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Grattan Institute report points to skilled visa reforms

A new Grattan Institute report titled It all adds up: reforming points-tested visas shows that points tested visas are not working as well as they should, and Australia should reform the system to select the most skilled migrants for the limited number of permanent skilled visas that are on offer each year. 


On current trends Australia will offer around 800,000 points tested visas over the next decade but the points test does not reward the most skilled applicants offering these visas to only those areas where there is deemed to be a skilled worker shortage.  


The Grattan Institute says simple reforms would build a more prosperous country. This could start with points tests that would reward the most highly educated applicants and those with strong English language skills. Migrants trained in any highly skilled occupation should be able to apply. The Institute says points visas should be targeted at young, talented people and not used to solve short term skills shortages. 


State and reginal points tested visa programs should be abolished and more skilled independent visas offered in their place.  


Grattan Institute modelling shows that reforming the points test as they recommend could give an $84 billion boost to Australian government budgets over the next 30 years. A further $87 billion boost could come by replacing state and regional points tested visas with just one single points tested visa program. That would be a boost of $171 billion over the next three decades. 


Recommendations by the Grattan Institute are: 

1. Reform the points test 

  • Change the way points are offered based on the applicant’s age. 

  • Offer more points to applicants with higher degrees, excellent English language skills, and/or skilled spouses. 

  • Abolish bonus points for Australian study, regional study, a professional year, and specialist education qualifications. 

  • Offer points for any high-skilled employment experience and especially for high-paying Australian work experience.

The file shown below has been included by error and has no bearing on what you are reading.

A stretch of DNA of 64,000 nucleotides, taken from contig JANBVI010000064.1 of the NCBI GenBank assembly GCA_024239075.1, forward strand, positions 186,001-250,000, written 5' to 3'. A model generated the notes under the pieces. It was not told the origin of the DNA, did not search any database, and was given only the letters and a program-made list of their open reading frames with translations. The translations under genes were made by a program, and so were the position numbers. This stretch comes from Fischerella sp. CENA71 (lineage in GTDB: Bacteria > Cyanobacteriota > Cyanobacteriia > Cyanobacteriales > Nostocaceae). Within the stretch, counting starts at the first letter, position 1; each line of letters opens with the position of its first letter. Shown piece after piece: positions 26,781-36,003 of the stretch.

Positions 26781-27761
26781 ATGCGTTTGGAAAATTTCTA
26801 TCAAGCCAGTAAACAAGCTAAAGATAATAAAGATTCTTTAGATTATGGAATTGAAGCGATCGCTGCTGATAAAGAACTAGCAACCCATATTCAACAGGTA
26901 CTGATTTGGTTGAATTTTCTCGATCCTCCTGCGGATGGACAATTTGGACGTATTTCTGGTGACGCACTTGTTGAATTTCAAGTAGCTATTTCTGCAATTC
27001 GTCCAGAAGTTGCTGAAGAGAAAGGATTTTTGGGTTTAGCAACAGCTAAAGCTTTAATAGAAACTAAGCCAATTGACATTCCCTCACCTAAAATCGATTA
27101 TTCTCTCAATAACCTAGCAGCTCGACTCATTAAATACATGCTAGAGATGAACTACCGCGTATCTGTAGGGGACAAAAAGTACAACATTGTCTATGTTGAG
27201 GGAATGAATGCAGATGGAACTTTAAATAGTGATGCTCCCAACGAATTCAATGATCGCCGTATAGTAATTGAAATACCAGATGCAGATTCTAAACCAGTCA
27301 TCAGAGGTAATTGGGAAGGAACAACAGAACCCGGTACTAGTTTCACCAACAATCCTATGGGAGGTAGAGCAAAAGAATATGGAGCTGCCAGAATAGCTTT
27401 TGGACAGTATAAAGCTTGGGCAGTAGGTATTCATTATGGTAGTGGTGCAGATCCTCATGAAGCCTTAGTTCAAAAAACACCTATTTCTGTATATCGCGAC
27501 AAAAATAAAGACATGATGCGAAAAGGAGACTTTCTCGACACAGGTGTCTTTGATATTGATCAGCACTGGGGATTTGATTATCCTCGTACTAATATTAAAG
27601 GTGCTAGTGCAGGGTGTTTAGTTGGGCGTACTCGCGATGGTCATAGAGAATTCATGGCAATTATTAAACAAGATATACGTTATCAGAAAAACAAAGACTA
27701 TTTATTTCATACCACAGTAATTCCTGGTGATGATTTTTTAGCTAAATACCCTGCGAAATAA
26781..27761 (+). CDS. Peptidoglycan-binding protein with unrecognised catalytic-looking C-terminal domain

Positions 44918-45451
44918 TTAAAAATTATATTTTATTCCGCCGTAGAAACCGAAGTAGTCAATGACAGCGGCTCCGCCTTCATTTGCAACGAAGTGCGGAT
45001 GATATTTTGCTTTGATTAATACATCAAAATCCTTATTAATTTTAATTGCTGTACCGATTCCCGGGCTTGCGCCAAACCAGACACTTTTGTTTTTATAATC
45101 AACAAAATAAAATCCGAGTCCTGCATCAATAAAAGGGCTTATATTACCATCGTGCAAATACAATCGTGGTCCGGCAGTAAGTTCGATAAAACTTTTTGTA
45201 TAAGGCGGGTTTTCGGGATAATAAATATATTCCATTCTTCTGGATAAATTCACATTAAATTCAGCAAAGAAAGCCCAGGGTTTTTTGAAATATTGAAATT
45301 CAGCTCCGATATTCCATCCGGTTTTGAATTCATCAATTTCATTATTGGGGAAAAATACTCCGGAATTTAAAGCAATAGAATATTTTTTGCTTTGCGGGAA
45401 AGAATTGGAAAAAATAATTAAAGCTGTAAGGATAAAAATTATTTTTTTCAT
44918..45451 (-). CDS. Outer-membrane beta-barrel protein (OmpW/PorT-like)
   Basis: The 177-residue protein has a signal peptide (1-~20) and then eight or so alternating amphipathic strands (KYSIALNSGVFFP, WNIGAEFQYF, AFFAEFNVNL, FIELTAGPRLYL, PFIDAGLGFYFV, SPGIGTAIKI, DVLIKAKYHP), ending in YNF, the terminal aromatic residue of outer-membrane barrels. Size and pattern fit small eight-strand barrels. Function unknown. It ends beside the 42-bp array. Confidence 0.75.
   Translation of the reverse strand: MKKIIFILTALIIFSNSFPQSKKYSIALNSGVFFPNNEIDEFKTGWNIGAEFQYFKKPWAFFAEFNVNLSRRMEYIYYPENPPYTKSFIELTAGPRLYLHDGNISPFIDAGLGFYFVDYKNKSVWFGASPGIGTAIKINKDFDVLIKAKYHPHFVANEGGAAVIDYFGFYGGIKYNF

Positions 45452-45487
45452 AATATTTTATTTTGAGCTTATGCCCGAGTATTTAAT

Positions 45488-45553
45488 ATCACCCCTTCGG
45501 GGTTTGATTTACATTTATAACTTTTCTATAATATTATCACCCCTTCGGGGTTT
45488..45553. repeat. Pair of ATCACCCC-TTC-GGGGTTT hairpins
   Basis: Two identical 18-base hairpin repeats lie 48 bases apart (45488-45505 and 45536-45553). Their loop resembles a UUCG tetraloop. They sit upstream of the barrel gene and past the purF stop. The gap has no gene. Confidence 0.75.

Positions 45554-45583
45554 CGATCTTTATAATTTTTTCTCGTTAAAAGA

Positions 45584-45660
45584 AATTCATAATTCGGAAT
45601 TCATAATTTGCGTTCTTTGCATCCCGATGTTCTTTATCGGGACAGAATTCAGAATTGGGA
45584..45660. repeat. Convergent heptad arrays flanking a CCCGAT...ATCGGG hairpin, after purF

• Make points-tested visas available to applicants who can satisfy a skills assessment for any skill level 1, 2, or 3 occupations. 

  • Set the minimum points floor for qualifying for a points-tested visa to 300 points. 

  • Guarantee an invitation to apply for a visa to applicants with at least 400 points. 

  • Apply ranked choice selection to the allocation of all permanent points-tested visas. 

2. Abolish state and regional points-tested visas 

  • Abolish state and regional points-test visas and expand the number of skilled independent visas granted each year. 

  • State governments should instead invest more in supporting employers, including state government employers, to make use of employer sponsorship to secure the skilled workers they need. 

  • Retain regional employer-sponsored visas, pending the findings of a review. 

3. Reform the skills recognition process 

  • The federal government should commission a review of the skills assessment and occupational licensing processes. 

4. Invest more in attracting skilled migrants to Australia and supporting them when they arrive. The federal, state, and territory governments should invest more in attracting skilled migrants to choose Australia and helping them settle and thrive in Australia. 

5. Strengthen the evidence base for skilled migration 

  • Review the points test regularly, including via an independent analysis of the outcomes of skilled migrants in Australia using linked administrative data. 

  • Boost the analytical resources within the Department of Home Affairs, to better inform migration policy design. 

  • Establish a new body, similar to the UK’s Migration Advisory Committee, to offer independent advice to government on visa policy changes. 

  • Review visa charges every two years. 

The Grattan Institute report and their proposed changes to the points tested visas summary are available online

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